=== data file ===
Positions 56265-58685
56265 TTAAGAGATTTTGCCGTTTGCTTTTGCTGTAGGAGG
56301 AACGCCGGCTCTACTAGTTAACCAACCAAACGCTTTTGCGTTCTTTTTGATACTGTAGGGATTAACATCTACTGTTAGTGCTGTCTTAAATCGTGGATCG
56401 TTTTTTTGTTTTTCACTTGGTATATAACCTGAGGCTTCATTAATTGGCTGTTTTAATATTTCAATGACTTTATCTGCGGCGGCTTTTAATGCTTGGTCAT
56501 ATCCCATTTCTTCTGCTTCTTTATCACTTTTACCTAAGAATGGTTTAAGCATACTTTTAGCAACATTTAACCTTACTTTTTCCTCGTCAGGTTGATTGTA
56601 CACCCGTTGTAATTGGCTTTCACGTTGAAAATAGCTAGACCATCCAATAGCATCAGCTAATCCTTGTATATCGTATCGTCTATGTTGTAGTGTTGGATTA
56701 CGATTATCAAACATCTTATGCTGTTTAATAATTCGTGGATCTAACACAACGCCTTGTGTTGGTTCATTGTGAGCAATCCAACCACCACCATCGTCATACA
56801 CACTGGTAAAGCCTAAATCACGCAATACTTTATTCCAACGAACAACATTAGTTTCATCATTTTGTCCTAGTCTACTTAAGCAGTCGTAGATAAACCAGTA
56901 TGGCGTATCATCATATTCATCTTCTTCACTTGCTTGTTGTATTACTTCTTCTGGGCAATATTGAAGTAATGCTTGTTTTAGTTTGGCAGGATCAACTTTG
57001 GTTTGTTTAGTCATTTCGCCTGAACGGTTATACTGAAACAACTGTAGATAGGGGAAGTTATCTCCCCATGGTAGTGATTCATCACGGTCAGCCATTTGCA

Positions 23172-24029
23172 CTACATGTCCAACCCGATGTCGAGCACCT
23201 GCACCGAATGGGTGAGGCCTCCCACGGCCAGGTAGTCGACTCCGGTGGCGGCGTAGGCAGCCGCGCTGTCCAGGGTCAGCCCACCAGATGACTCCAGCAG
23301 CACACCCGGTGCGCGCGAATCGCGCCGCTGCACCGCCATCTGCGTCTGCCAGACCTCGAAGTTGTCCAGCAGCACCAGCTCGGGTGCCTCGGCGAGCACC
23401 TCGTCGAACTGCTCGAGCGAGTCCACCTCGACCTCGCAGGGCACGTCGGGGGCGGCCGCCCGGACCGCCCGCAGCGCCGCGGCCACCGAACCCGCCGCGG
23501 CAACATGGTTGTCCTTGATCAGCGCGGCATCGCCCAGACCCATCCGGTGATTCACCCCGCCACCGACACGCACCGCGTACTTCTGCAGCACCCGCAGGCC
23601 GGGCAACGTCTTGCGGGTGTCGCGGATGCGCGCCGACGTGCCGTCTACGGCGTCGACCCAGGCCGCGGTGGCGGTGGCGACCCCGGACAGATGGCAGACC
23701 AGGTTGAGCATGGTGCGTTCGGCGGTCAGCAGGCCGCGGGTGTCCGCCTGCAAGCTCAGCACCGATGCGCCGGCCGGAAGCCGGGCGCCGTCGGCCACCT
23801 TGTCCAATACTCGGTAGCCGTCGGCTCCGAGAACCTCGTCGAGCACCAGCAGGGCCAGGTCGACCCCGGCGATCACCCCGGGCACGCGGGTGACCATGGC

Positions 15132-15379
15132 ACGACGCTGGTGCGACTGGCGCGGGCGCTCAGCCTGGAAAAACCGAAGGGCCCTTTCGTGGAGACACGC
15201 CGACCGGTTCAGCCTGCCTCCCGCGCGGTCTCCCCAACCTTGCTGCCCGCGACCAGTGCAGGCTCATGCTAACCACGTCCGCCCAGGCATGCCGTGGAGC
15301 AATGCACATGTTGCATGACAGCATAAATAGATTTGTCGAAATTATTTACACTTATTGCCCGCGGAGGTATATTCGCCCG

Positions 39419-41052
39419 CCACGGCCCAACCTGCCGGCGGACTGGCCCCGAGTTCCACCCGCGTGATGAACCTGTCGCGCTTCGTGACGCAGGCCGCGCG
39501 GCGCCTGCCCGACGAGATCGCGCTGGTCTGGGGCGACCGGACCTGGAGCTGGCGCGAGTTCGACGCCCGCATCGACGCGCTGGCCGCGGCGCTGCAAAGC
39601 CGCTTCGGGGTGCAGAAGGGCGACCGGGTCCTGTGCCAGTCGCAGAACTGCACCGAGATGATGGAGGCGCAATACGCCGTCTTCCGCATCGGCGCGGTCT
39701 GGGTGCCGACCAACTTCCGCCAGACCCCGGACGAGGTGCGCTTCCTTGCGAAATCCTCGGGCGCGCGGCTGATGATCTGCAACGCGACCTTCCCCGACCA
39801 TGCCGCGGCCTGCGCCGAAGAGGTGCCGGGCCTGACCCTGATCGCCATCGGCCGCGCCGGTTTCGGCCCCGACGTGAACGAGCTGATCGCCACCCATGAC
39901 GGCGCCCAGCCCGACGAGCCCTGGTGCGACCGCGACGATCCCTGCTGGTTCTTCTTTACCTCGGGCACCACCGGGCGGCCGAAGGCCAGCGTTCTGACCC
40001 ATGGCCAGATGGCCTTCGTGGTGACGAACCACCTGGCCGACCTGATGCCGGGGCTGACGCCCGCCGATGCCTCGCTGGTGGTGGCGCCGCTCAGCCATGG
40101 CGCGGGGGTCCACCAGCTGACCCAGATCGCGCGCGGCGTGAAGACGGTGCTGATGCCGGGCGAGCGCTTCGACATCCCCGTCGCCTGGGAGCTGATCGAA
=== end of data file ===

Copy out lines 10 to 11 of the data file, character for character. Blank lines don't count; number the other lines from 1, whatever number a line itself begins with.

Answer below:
57001 GTTTGTTTAGTCATTTCGCCTGAACGGTTATACTGAAACAACTGTAGATAGGGGAAGTTATCTCCCCATGGTAGTGATTCATCACGGTCAGCCATTTGCA

Positions 23172-24029